I’m sick an’ tired (of white folks)

I know I’m not the only one carrying absolute exhaustion toward all of white America for their overwhelming performance re: this year’s Black Lives Matter Movement. I’m so tired of receiving emails from corporate America’s CEOs claiming to support the Black Lives Matter Movement–to being culturally sensitive & aware & intolerant of the racism (& classism & sexism & homophobia) that have been cornerstones maintaining … Continue reading I’m sick an’ tired (of white folks)

“A Rose by any other name would smell as sweet”: Unearthing Grandma’s Black Feminism

I was an 18-year-old fresh(wo)man at Florida A&M University when Grandma Rose died. Cancer. I don’t remember if I had yet told my family I was lesbian—altho I had been planning my comingout story since I left my parents’ home. I planned to tell them I am “pansexual”—a term I read w/which Alice Walker identified over 20 years before Janelle Monáe popularized the word. Being … Continue reading “A Rose by any other name would smell as sweet”: Unearthing Grandma’s Black Feminism

Furious Flower + Nikki Giovanni: from the Black Arts Movement to Planet Mars

In the beginning was the Word. But I promise you, I have no words to express my week long adventure at Furious Flower’s The Living Truth: The Life and Work of Nikki Giovanni, a professional development seminar for college professors & high school teachers. Words just won’t do; they are inadequate. But I will try my best. For six days, I–along w/circa 50 other professors, … Continue reading Furious Flower + Nikki Giovanni: from the Black Arts Movement to Planet Mars

big CLIT energy

Last Fall semester, my writing students, all English majors, & I were discussing Barbara Jordan’s 1976 Democratic National Convention Keynote Address. In classical rhetorical fashion, Jordan begins her speech w/an ethical appeal that explains to & convinces her audience that her presence as keynote speaker signals a radical shift in not only the ideals that the Democratic Party holds, but in the notion that every … Continue reading big CLIT energy

13 reasons why NOT: season 2

It’s been approximately one year & a month since I actually sat to my computer to write a blog post. & here I am, at 8:35am, Wednesday morning, writing about got damn 13 Reasons Why: Season 2. There’s so much more to which I should be lending my writing attention–like Bill Cosby, illiteracy, & Zora Neale Hurston’s Barracoon. However, Netflix’s 13 Reasons Why: Season 2 … Continue reading 13 reasons why NOT: season 2

TBT: in a daze

I wrote the following post October 12, 2010, while I was a doctoral student teaching Professional Writing at University of South Florida, Tampa. *     *     * I remember working at FAMU’S Writing Center, when one of my most stern, yet caring, English professors shared with me her frustration regarding a student’s desire to argue with her about a grade he DESERVED in her class. As … Continue reading TBT: in a daze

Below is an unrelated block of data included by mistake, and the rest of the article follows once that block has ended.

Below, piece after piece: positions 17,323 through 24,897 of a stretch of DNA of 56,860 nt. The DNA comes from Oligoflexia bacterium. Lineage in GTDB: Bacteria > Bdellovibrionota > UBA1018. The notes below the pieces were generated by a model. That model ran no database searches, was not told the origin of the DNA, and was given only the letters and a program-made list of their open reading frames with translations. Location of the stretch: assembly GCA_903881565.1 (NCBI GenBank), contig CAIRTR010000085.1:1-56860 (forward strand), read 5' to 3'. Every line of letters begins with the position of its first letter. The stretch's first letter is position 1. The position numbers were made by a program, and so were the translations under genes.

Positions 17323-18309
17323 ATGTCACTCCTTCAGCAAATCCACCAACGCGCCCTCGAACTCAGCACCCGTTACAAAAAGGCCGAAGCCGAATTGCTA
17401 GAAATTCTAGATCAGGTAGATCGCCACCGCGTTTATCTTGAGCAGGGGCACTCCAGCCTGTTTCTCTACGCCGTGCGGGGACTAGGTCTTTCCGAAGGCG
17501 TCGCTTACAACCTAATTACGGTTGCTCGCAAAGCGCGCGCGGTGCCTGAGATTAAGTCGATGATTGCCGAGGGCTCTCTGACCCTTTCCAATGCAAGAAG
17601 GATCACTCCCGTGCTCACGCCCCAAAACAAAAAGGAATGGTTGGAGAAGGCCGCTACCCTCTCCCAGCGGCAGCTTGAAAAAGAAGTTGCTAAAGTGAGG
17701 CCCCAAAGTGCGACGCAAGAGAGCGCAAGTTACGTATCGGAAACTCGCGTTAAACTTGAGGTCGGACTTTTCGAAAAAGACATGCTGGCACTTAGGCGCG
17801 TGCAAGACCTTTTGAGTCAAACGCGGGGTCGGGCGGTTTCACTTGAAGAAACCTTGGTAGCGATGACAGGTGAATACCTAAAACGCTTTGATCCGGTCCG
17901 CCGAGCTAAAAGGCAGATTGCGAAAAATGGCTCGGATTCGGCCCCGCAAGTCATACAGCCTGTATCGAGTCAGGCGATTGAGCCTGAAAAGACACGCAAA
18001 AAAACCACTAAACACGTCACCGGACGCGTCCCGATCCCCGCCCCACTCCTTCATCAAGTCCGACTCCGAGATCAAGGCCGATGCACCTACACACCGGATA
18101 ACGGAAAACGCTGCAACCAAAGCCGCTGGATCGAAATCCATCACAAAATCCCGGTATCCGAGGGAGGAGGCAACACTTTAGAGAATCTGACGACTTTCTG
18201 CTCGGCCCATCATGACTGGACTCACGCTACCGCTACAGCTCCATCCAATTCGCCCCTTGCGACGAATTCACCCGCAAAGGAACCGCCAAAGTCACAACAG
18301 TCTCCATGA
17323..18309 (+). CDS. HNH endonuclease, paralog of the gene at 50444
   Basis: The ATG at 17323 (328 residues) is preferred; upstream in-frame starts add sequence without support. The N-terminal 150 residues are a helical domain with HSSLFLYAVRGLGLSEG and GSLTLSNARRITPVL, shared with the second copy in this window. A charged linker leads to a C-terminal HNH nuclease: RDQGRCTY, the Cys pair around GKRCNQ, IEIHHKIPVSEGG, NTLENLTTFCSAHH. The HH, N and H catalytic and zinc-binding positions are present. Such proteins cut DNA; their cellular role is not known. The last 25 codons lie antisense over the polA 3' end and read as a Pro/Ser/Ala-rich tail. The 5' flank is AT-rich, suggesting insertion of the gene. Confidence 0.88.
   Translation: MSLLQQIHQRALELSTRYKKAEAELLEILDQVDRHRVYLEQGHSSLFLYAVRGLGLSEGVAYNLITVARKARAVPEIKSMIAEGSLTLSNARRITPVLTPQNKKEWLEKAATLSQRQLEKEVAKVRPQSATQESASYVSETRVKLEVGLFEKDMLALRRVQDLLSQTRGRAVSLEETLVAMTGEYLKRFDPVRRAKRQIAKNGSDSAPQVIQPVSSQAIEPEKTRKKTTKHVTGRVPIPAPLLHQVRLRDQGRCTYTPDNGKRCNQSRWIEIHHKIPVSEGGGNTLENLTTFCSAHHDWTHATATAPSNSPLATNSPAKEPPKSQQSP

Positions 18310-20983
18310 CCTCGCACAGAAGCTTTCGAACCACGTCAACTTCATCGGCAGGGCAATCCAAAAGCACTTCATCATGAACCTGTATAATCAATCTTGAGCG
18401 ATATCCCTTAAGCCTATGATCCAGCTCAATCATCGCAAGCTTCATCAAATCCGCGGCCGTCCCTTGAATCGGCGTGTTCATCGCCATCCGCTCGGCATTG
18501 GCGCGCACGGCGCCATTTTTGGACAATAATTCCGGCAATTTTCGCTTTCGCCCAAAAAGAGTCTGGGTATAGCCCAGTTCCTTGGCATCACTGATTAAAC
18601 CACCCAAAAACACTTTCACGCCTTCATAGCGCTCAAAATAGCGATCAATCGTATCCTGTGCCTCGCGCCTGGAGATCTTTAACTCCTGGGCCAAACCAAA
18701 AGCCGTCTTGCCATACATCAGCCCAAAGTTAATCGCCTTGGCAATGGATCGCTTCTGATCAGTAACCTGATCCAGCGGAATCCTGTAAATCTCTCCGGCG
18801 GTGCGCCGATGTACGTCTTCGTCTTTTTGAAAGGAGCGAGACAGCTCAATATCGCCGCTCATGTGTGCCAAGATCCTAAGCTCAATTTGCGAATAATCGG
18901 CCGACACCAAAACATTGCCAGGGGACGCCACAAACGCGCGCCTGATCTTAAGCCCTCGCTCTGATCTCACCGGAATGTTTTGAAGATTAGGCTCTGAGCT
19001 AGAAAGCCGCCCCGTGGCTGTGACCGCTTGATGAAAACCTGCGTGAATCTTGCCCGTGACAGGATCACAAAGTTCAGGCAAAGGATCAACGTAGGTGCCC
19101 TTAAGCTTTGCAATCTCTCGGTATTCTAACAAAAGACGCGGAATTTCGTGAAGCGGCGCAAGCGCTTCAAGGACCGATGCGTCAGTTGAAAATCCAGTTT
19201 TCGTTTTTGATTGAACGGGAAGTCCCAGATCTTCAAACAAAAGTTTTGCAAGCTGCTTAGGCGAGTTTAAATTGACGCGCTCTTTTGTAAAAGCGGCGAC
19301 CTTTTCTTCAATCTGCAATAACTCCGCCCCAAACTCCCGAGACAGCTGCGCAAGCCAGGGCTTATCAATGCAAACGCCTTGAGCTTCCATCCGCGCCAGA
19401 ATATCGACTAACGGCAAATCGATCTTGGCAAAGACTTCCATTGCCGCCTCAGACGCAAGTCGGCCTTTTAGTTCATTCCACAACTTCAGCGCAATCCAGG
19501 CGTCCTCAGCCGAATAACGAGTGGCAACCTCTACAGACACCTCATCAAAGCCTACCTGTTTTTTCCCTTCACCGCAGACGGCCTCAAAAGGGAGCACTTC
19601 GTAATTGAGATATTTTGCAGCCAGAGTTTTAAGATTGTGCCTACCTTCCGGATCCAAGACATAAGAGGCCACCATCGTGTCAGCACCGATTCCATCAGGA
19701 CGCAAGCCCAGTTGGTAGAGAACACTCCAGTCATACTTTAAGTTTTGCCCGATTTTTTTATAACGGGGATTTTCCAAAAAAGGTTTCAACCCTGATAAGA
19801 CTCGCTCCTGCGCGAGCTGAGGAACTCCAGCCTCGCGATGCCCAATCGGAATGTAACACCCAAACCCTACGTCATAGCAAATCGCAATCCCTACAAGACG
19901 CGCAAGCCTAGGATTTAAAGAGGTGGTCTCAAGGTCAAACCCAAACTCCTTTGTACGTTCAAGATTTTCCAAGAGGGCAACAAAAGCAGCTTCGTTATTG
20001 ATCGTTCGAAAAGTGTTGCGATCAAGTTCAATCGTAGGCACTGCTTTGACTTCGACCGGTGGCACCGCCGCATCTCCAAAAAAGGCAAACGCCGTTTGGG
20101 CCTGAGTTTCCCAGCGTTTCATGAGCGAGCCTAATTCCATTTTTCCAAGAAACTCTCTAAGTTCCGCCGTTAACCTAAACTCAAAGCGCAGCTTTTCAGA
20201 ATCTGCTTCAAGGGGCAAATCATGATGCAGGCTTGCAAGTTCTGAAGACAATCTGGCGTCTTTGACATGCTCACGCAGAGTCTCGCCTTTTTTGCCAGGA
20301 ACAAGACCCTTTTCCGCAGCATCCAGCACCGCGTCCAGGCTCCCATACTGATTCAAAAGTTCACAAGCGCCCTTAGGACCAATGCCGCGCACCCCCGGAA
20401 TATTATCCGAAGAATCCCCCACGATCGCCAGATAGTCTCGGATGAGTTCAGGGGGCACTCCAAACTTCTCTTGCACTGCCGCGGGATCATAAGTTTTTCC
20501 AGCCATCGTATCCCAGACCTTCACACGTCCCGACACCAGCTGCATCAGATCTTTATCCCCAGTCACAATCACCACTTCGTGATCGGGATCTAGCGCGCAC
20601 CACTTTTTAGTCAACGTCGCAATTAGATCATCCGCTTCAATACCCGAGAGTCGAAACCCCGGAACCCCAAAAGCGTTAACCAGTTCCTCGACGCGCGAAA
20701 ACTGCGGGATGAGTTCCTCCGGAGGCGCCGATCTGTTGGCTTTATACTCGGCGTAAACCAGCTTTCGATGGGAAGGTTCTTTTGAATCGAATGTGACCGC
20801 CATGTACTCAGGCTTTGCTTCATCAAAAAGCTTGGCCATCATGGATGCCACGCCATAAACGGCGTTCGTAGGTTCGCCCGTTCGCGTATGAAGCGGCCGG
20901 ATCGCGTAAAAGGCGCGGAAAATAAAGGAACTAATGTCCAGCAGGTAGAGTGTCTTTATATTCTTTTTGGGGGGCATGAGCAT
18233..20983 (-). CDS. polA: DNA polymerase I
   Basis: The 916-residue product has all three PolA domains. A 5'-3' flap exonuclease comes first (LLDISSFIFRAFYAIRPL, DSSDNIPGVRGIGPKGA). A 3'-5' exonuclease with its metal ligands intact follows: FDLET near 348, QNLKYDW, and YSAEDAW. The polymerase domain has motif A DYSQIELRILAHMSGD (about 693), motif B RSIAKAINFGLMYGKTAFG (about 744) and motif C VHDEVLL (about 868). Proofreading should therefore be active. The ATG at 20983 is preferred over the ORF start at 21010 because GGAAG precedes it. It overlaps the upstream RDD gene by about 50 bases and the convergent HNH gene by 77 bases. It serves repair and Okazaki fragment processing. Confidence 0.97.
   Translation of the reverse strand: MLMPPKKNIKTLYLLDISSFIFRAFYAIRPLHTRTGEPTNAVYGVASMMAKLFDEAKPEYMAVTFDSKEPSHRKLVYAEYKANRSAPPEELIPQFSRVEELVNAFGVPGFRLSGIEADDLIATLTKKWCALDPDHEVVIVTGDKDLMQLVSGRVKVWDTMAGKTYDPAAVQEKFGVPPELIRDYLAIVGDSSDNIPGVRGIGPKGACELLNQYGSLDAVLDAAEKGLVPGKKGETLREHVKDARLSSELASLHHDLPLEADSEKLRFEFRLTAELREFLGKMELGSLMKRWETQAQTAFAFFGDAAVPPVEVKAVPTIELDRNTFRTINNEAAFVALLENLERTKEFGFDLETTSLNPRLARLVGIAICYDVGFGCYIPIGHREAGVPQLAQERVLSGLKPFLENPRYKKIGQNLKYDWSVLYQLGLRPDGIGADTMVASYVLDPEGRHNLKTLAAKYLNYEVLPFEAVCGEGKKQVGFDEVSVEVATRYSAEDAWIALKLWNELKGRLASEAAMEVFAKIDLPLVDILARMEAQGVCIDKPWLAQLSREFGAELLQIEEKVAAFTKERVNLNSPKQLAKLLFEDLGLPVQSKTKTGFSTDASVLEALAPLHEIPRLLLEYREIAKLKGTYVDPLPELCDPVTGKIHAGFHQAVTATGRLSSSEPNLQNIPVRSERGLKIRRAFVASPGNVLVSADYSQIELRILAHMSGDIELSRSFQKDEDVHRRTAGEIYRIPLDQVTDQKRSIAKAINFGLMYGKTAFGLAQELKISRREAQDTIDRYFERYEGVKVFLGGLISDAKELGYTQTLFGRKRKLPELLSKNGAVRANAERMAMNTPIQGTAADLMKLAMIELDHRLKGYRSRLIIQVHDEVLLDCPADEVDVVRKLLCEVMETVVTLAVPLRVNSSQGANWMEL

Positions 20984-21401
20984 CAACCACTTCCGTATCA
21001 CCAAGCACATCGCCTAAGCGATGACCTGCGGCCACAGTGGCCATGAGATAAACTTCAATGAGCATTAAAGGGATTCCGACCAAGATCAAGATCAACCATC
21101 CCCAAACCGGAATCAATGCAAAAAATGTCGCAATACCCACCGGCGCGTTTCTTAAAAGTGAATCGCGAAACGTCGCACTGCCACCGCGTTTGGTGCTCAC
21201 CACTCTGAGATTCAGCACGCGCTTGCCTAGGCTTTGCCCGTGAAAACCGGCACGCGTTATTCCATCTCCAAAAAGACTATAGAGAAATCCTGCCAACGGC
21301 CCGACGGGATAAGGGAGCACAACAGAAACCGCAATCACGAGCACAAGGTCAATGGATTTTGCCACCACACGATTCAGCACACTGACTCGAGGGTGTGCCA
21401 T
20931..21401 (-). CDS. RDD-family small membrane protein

“Self Destruction”: Black Student Writers in the Social Media Age

The following paper is the first half of a conference presentation I delivered at the 2018 “Symposium on Teaching Composition and Rhetoric at HBCUs” hosted by Howard University and Bedford St/Martin’s.  *      *     * According to this year’s conference call for abstracts, “One HBCU scholar once described managing student literacies and the technological resources afforded HBCUs as ‘trying to make a dollar out … Continue reading “Self Destruction”: Black Student Writers in the Social Media Age

A Sonnet for Black Mothers & Their Girls Who Understood “Is-ness” before It Was a Theory, w/Kind Regards to Thich Nhat Hanh

I remember sitting at Momma’s feet— my shoulders held captives between her knees, two pillows supporting my back & seat, while I cupped a jar of Blue Magic grease that seemed to put magic in Momma’s hands. She tackled my head like her weekend chores: scratching out dandruff like scrubbing stained pans, & greasing dry scalp like mopping stained floors, & parting my hair like … Continue reading A Sonnet for Black Mothers & Their Girls Who Understood “Is-ness” before It Was a Theory, w/Kind Regards to Thich Nhat Hanh

#TBT “no es facil”: tryin to capture President Barack Obama

I spent two years trying to paint President Barack Obama. My first attempt was a lightweight disaster: However, my Instagram responders were supportive: So, I tried again: But I stopped. I was afraid to continue painting–afraid that if I kept going, I would lose him. ‘Cause this looks like Barack Obama, right? I left that painting unfinished, & I placed it–as well as the one … Continue reading #TBT “no es facil”: tryin to capture President Barack Obama

“Up, you mighty race!”: from the African American Museum Inauguration to the Black Panther’s 50th Anniversary

Martin Luther King held fast to dreams, while Huey P. Newton gave all power to the people, & Jesse Jackson insisted we keep hope alive. Thru each of them, & many others, Barack Obama assured us we can— Be young, gifted, & black. Be unbought & unbossed. Be revolutionary. Be-long. In light of the #icantbreathe #amInext #blacklivesmatter movement, the inauguration of the Smithsonian’s National Museum … Continue reading “Up, you mighty race!”: from the African American Museum Inauguration to the Black Panther’s 50th Anniversary